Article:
1 of 1 people found this review helpful

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Good not Great

Very informative, but slightly pedantic. The what to do about it section not reasonable. Okay.

1 of 1 people found this review helpful

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Terrifying and a Must Read

As a science lover, mother, and human being, I can't recommend this book enough. I'll be tracking down a physical copy for my library.

1 of 1 people found this review helpful

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Essential

This book is essential to anyone in the fields of science, engineering, technology, journalism, politics, theology, etc. I'm not a scientist, just a concerned citizen, and I reccomend this to everyone I know.

1 of 1 people found this review helpful

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Definitely worth listening to.

Excellent book. Takes a much broader perspective than books such as Merchants of Doubt, which focus more specifically on corporate interference with and obfuscation of science to protect industrial interests. Otto covers this, but also looks more deeply at cultural and philosophical threats to science, as well as the failure of science to promote itself and nurture its own relationship with society.

In some places the early chapters are a little thinly argued, but I think that's just a consequence of taking a broad perspective and trying to cover a lot of territory in a single book.

The audio is slightly marred by Peter Berkrot's delivery. His voice is fine, but unfortunately he has the intonation of a video game villain. It really isn't appropriate to the subject matter and was very distracting for the first several chapters, although I eventually got used to it.

1 of 1 people found this review helpful

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Too many words, not enough substance

What do you think the narrator could have done better?

His style of breathless excitement punctuated with pregnant pauses conjures up a vision of a revival preacher- exactly not the tone needed. Way too many "air quotes" phrasing.

Any additional comments?

while I already agree with most of the aim of the book, Otto ironically drops the ball on several issues of fact. e.g. I went back to listen again to Ike's farewell speech- he did indeed warn of the Military Industrial Complex, but that had NO spill-over to the Science establishment. Also- I am part of the Baby Boomers who hid under desks & heard the bomb survival instructions. I am not, as are my classmates, horribly scared into an anti-science trance. Did not happen.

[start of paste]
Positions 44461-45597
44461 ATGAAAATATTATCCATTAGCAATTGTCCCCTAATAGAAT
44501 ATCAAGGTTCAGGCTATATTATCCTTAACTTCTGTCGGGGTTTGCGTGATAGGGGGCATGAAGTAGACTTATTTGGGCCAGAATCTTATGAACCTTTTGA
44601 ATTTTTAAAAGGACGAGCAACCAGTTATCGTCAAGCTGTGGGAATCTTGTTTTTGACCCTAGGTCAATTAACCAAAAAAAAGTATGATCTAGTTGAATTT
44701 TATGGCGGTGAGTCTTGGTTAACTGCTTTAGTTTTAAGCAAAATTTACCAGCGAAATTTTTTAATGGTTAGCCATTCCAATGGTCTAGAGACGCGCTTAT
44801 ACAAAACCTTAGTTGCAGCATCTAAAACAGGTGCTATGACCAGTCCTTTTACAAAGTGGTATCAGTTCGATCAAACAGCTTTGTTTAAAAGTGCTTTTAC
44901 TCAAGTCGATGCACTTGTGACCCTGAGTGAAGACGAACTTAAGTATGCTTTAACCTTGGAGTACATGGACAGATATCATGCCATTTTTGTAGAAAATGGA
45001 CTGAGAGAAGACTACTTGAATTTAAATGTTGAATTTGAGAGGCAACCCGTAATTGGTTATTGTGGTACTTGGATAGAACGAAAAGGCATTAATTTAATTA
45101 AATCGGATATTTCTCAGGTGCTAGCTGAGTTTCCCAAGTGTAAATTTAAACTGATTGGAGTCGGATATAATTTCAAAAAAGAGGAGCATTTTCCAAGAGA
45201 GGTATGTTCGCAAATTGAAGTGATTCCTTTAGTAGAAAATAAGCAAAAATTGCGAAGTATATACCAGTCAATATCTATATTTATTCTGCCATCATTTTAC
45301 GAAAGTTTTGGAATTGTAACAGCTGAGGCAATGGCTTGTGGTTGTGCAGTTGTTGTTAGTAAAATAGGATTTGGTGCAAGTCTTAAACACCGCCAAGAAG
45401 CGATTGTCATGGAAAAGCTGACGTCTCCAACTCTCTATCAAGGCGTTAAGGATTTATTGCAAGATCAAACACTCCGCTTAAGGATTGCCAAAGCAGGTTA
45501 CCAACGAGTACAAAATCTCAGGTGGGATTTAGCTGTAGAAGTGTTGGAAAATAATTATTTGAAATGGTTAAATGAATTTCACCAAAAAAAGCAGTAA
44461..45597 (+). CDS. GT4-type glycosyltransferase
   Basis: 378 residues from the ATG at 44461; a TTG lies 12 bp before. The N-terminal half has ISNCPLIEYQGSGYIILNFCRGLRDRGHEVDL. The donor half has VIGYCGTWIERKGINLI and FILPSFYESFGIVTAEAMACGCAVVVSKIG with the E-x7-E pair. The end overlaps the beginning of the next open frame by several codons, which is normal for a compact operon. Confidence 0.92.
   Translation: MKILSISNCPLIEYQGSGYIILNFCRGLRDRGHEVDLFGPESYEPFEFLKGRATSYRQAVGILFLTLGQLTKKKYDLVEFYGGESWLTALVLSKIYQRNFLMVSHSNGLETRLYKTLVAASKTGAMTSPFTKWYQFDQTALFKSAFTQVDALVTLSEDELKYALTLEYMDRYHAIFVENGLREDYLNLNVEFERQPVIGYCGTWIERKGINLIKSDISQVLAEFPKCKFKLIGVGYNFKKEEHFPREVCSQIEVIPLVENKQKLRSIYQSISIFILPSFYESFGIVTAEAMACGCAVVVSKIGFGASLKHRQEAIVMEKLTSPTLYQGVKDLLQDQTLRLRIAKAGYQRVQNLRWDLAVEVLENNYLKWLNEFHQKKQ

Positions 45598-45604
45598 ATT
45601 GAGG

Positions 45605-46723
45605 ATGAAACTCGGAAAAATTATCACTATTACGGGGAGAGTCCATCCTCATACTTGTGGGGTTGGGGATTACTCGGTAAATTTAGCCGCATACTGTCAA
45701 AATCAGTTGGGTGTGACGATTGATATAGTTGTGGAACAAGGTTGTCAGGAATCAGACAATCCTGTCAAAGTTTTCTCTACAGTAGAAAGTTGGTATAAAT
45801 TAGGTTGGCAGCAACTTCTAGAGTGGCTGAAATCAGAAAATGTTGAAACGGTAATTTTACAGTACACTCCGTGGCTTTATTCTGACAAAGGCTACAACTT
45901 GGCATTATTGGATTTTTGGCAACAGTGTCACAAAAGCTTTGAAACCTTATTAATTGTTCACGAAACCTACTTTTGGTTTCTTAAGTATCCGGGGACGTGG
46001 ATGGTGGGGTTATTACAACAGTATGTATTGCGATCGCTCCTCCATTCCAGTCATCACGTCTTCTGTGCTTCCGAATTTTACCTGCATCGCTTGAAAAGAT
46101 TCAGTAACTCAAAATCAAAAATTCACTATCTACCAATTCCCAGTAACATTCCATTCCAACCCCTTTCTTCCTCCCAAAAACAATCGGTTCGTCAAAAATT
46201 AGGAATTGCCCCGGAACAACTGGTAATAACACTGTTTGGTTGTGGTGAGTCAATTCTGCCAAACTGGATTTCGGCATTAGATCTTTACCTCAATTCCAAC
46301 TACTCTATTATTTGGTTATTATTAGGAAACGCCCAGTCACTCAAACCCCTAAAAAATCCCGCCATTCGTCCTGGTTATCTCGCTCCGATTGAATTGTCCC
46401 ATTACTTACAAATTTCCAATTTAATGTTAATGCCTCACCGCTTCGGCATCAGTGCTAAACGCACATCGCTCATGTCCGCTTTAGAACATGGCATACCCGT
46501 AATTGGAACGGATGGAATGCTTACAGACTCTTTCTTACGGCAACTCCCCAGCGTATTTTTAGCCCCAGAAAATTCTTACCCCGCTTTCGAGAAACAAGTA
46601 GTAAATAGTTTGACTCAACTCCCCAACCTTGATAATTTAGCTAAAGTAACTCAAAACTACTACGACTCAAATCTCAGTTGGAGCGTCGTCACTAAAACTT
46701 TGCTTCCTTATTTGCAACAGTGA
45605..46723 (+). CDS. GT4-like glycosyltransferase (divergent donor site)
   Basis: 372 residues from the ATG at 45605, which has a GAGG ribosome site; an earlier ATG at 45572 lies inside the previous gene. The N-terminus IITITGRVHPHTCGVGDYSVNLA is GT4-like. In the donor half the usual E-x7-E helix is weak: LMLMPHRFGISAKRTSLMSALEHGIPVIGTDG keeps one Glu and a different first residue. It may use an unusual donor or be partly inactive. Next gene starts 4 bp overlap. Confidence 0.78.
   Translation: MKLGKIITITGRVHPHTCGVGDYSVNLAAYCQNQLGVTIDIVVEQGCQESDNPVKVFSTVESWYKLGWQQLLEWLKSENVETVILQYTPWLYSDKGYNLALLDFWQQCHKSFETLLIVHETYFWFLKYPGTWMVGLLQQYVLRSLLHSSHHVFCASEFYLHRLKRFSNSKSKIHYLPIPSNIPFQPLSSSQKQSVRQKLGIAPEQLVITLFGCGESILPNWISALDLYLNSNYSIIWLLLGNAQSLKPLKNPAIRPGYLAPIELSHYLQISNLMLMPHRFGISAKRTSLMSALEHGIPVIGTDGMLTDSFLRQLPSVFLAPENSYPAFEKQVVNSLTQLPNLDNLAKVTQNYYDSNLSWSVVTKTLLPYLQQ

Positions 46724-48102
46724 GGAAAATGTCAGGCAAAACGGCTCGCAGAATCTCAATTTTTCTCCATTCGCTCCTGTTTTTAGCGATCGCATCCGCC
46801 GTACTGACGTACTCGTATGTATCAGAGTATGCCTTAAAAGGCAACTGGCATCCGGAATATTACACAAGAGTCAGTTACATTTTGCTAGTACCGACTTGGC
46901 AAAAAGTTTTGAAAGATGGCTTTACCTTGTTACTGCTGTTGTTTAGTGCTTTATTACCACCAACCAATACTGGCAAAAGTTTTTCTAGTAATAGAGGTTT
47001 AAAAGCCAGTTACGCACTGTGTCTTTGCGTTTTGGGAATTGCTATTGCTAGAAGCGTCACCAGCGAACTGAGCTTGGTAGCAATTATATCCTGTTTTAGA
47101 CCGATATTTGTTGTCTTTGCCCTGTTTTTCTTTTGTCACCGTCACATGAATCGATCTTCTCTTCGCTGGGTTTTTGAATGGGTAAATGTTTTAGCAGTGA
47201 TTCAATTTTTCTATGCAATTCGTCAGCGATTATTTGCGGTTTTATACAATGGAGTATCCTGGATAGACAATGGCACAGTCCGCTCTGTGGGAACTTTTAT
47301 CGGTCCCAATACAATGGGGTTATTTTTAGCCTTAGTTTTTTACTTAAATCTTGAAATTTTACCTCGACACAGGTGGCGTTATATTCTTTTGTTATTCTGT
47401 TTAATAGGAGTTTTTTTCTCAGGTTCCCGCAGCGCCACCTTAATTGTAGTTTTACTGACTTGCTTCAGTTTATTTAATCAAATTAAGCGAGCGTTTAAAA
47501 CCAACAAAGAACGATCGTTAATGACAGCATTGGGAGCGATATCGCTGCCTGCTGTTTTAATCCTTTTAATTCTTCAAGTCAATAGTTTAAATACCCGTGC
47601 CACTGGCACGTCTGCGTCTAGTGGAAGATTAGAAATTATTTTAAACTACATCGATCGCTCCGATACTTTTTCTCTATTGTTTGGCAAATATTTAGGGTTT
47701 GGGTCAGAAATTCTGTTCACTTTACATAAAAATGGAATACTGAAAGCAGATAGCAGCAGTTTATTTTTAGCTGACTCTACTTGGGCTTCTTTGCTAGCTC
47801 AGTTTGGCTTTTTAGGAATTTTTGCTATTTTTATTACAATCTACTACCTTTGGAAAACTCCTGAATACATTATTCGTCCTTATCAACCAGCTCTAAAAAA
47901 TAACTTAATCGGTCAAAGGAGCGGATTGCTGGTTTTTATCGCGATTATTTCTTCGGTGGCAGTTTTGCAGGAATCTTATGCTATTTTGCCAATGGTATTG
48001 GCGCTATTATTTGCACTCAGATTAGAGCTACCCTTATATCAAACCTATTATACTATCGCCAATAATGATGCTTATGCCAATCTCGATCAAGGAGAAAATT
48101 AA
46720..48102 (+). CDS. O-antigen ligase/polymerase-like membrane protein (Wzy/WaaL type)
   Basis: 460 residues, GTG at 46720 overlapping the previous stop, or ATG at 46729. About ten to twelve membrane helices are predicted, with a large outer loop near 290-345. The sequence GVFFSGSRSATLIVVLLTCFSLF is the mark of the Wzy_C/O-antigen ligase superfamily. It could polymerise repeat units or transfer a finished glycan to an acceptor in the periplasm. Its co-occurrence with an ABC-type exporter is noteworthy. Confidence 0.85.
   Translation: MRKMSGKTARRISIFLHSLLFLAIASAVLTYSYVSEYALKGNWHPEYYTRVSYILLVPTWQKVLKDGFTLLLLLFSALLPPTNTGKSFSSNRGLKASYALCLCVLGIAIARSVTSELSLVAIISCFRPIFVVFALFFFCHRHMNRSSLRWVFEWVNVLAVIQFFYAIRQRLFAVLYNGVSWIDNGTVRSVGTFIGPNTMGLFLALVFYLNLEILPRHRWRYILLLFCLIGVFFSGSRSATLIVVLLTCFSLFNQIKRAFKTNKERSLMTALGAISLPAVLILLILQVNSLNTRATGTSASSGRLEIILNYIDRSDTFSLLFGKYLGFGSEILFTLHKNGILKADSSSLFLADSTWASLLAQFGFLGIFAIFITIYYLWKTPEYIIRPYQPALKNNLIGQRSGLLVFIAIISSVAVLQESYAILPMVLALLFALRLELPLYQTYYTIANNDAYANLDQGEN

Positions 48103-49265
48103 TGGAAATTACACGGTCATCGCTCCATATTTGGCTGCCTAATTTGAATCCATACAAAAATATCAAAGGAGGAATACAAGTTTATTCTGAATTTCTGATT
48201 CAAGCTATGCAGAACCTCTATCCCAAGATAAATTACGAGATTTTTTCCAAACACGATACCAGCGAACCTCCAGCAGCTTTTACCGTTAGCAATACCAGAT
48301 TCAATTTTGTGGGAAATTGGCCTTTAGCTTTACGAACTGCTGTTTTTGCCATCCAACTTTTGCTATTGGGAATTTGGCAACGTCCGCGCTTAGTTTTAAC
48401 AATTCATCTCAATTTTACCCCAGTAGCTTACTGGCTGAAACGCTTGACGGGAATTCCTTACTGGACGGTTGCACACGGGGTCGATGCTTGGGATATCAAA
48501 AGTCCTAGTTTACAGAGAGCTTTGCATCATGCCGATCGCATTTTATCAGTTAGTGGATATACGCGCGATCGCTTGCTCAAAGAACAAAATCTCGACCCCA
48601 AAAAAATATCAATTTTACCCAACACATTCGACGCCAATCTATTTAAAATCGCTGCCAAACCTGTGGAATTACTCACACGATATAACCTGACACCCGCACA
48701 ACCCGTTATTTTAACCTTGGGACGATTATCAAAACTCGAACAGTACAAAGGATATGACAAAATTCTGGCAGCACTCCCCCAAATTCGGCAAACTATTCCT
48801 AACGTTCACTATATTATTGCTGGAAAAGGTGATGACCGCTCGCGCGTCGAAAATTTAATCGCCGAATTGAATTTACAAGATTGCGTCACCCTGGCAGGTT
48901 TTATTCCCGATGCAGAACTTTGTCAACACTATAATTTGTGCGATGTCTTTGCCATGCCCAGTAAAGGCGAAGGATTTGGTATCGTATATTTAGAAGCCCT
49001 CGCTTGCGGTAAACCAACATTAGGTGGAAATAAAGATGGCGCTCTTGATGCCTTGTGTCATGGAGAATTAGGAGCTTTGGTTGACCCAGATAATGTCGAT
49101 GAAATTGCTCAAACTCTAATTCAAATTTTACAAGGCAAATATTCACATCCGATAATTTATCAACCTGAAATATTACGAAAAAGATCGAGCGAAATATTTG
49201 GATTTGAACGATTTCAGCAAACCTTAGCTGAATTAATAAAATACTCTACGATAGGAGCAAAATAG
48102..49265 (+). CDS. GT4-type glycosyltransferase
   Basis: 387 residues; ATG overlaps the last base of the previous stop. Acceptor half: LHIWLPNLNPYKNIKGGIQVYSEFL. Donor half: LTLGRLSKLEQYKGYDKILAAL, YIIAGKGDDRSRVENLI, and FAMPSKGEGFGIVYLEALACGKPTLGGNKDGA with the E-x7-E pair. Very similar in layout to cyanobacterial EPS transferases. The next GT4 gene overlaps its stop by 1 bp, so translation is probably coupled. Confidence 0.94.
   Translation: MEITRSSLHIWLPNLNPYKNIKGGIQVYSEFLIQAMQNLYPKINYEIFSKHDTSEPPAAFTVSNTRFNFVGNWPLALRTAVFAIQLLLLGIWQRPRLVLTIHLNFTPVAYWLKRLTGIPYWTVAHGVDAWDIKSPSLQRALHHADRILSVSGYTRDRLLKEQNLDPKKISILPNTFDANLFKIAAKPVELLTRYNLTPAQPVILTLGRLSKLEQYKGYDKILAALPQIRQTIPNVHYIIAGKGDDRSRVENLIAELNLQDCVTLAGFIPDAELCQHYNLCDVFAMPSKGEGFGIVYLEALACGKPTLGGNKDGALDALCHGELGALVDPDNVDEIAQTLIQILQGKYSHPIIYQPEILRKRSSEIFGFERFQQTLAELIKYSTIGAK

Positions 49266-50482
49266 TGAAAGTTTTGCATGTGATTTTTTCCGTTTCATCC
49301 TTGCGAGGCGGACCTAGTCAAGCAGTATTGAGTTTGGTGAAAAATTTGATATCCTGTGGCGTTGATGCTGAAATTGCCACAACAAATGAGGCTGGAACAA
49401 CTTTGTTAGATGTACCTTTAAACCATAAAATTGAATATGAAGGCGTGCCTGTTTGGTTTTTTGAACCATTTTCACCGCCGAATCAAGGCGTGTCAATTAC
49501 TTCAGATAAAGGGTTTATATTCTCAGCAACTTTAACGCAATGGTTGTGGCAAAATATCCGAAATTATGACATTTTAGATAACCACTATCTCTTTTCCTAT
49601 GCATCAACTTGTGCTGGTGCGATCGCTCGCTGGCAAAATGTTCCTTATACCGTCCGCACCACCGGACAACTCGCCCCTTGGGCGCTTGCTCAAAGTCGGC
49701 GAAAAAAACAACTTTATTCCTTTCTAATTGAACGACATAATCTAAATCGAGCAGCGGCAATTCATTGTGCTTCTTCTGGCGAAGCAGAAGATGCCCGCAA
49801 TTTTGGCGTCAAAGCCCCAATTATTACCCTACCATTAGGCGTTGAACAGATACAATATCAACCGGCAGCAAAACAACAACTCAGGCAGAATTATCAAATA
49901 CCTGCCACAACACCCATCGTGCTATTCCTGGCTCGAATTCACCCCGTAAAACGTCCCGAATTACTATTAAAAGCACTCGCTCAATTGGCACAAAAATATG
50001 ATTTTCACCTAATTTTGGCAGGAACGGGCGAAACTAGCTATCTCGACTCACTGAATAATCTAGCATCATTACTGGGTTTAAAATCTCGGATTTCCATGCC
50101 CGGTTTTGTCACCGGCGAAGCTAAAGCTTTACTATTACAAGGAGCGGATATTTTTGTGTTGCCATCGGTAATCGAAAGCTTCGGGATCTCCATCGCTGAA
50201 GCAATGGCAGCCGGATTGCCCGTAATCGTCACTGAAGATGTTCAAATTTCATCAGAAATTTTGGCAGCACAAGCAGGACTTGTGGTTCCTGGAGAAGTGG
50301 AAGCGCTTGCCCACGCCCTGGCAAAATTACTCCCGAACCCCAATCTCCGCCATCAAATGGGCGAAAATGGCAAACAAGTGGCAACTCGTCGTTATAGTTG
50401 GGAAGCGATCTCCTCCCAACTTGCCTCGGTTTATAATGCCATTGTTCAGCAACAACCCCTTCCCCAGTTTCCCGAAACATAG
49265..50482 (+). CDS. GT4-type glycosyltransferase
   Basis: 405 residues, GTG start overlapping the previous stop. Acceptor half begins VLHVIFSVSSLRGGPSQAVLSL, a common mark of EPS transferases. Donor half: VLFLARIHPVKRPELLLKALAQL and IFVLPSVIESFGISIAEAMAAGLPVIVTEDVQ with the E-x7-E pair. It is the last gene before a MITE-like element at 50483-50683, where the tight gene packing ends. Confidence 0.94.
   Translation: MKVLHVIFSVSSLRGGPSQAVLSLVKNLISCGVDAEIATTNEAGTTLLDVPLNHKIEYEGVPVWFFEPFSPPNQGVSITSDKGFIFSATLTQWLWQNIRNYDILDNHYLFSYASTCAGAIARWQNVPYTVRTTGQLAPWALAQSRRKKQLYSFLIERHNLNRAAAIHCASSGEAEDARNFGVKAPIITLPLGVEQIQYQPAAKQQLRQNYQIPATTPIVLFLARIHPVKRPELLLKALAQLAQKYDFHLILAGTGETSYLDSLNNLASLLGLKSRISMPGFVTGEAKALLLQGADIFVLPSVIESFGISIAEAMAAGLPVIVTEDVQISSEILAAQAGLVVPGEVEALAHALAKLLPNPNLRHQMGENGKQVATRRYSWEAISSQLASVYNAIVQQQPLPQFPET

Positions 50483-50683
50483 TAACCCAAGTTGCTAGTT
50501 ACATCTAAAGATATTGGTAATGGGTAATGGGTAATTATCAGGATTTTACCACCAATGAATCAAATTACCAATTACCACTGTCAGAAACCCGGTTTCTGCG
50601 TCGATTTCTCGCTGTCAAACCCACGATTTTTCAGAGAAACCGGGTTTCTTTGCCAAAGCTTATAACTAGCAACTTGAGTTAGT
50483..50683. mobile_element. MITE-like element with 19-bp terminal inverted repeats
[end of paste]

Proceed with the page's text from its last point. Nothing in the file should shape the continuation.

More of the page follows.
Worst, he several times mentions the Toxic Chemicals things in the environment (Pesticides!! Run!!) with no mention of any science about the actual toxicity or effect on human disease. The Skeptical Community spends a lot of time debunking those kind of rants and try to demonstrate perspective. Otto fails badly.

3 of 4 people found this review helpful

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Heads Up... This a hard left version of the war

Would you recommend this book to a friend? Why or why not?

Any additional comments?

In all fairness..... I only listened to about 20% of this book before i stopped... (I am only writing this because there was no review that informed me as to the type of book it is)... from the few hours I did listen... I came away with the following distinct impression:

If you're in the camp that takes AGW (anthropogenic global warming ) as a given, and that anyone who does not agree is a "Climate Denier" (on par with a Holocaust denier), ... then this is your book. If you take it for granted that atheistic materialism is the only a-priori understanding for "Science", and that the big bang and evolution (pre-biotic as well as biological evolution) are a fact.....then this is the book for you.

If you think that Science has some more proving to do before it can make these giant claims --- and therefore be able to argue morally, philosophically and politically how you should understand the world..(predominately from a progressive perspective...where consensus driven Scientism properly informs your world-view) then this book will only frustrate you.

.just and an FYI.

Respectfully

4 of 17 people found this review helpful

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  • Oneeye
  • Fort Worth, TX, United States
  • 02-15-17

Cut it in half

Way too long and repetitive. Very good information, but says the same thing over and over.

0 of 3 people found this review helpful